Why 23-Year-Old Artist Ran Zhou Began Buying Thousands of Plastic Dolls Online to Make a Disquieting New Series
The artist explains why her new body of work, a major change in direction, is actually all part of a larger project.
Though it may be hard to imagine an artist needing a change in direction at just 23 years old, Chinese-born multimedia artist Ran Zhou says this was very much the case when she came to Brooklyn earlier this fall to take part the Carroll Gardens-based artist residency Residency Unlimited.
Until recently, the peripatetic young artist—who was born in China and recently graduated from the University of British Columbia—had been meticulously exploring urban development, migration flow, and education systems through a rigorous and complex mapping system. These works were shown last year in her exhibition “The Diary of Destroying a Map” at Vancouver’s Z Gallery Arts, her representing gallery.
Now, in what appears to be a 180-degree turn, Zhou is building installations with thousands of plastic dolls she’s purchased from wholesale factories in China.
We recently visited Zhou at her current Brooklyn studio to talk about her recent change in trajectory, why she’s using plastic dolls, and what we can expect to see in “Reclamation,” her upcoming group show at Brooklyn’s Compère Collective.
For the past few years while at the University of British Columbia, your work has been dominated by your Map series, which are intensely researched deep dives into urban planning systems and the ways maps construct reality. Can you talk to me a bit about that series and why you’ve put these pursuits to the side for now?
I had been exploring heavily research-based topics regarding urban cartography, memory deconstruction, and dynamics of migration flow. But after dealing with these social topics for quite a while, part of me began to feel unsatisfied and restless. Research is an endless thing and I couldn’t let it go. The deeper I got into these subjects, the more obscure and complicated my feelings became. The more I read, the less I knew what to say.
I felt the need to rethink my own position. To what extent is an artist taking a vantage point from his or her culture? Is there a way to communicate with audiences without preaching? How can I balance my art between visual effect and theoretical basis? These are all the questions that have me keeping a distance from the Map series right now. Maps are always linked to different economic, social, and political issues.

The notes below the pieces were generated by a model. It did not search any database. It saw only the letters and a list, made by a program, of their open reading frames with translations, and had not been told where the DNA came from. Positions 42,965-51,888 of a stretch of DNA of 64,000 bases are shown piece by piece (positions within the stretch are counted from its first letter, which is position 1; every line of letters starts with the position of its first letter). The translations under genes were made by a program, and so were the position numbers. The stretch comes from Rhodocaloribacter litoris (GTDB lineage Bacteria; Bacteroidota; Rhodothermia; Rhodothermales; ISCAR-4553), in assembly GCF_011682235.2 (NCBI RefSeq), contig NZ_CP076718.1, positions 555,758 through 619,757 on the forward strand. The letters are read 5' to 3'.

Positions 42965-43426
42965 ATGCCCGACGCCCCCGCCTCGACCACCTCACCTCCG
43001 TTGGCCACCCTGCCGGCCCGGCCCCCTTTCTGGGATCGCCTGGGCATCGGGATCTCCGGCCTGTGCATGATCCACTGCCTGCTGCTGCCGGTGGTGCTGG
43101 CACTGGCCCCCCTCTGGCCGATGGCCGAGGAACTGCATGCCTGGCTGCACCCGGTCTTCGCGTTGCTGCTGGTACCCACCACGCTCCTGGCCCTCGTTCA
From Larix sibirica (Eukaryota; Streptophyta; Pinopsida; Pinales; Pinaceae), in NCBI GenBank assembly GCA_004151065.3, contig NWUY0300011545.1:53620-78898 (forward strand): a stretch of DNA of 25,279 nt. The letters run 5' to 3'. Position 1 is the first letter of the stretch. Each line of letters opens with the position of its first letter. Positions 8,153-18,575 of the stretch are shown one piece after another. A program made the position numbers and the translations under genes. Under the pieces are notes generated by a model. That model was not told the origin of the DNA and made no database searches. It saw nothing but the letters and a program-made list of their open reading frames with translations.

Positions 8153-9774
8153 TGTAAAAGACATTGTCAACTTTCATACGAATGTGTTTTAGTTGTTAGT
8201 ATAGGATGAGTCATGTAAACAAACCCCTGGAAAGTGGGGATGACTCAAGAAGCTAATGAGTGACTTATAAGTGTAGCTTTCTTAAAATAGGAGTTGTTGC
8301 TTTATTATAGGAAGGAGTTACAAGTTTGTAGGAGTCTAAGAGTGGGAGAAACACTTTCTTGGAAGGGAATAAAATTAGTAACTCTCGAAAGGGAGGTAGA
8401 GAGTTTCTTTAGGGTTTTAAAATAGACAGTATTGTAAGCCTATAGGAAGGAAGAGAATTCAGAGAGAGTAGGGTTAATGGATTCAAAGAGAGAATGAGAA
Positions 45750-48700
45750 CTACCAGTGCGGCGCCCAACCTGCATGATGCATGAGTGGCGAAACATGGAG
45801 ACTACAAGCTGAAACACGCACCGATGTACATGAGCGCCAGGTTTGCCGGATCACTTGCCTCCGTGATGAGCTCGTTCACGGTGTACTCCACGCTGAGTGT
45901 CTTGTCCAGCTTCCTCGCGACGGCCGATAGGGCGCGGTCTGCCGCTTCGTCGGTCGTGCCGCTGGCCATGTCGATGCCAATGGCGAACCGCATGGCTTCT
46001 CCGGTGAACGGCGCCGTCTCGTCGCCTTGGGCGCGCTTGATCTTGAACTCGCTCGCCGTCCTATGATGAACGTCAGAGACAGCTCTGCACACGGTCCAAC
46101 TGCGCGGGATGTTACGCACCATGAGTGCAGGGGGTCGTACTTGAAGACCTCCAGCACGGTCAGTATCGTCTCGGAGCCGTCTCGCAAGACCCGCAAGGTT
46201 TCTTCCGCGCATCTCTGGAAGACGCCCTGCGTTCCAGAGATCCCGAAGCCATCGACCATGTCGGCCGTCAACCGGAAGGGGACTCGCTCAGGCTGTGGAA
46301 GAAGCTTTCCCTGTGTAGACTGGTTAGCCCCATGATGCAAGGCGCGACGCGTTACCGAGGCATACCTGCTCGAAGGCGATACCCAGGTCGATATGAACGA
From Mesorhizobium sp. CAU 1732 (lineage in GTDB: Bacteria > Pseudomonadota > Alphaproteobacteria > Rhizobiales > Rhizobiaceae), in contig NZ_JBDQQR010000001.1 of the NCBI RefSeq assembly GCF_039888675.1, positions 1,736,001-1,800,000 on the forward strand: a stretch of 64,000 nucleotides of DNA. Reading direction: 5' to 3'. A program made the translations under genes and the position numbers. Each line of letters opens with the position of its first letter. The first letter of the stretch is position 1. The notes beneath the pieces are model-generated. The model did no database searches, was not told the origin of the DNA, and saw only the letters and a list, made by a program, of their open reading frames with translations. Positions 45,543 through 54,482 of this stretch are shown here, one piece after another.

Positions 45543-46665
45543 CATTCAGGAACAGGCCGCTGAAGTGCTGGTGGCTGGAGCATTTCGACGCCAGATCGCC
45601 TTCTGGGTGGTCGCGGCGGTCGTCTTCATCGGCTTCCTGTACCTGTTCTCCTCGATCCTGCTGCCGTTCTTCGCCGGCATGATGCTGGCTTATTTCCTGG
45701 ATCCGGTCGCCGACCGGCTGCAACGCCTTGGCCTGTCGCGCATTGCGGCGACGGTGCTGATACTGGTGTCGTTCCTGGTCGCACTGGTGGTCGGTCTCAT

But the works you’re creating during your residency at RU are quite different—they’re made from these naked, honestly kind of disturbing plastic dolls. How did you get started with these?
Yes, the plastic dolls started early this year with the Red Dolls series I showed in an exhibition at the Audain Arts Center in Vancouver. Before I got started, I had been imagining working with small dolls in a relatively abstract form, that were not too life-like. I was searching on a Chinese website that’s like another version of Amazon—my friend directed me to a vendor that sells these classic dolls typically used as decorations for cakes, with the doll inside and the cake as the dress.
I reached out to the seller and said I don’t want these dolls with hair or clothes, and asked if I could order just the bodies. They kept asking me if I was sure. My initial idea was to paint the dolls red and place them in positions one by one. I put them together in the paint trays, which are like ships, and the red paint, that’s maybe blood. You can see each one with its different gestures, maybe trying to get up, and imagine the different stories. Another version called Free Fall has the dolls hanging from the ceiling and over time, they fall one by one to the floor. It was visually shocking.
But the dolls you’re working with now are a bit different. You’re not painting them red, and the bodies are different, too.
Yes, I contacted the seller again and asked if it would be possible to mix the baby head of the first doll with a more adult body, a woman’s body. I’ve been using these adult ones lately—I ordered about a thousand. With these, I’ve been making furniture. The legs of the adult dolls remind me of wicker furniture, the pieces of wood. For my upcoming show, I’m going to keep going with this idea and make a whole set of furniture.
Do you think there are any new influences coming into your work recently, especially now that you’re in New York?
Fashion has become a new research interest for my art practice, while it has a deep connection with my personal identity. I’m very inspired by Commes des Garçons. I’m thinking of art that is related to “fashion” in a harsh, informe [formless] way. For instance, I have a set of cotton mannequins I bought that got caught in the rain and are growing mold—it looks like diseased skin. I’d like to cover these with transparent plastic wrap. Fashion, as well as its distorted relationship with our body and identity, is worth being explored through a more diversified visual language pinned onto a socio-historical context. I’m interested in the ways we define our self-image, in a sense making our own bodies strange to ourselves, under different social circumstances.
Do you think these disparate artistic interests are related in any way?
These are all links to our proportionate relationships to the outside world from the internal self, whether it’s the body and clothing, or the environment through maps. While I always want to be seeking something perfect, I can feel the weakness in my own body and thoughts, and this imbalance leads me to explore these various areas of tension.
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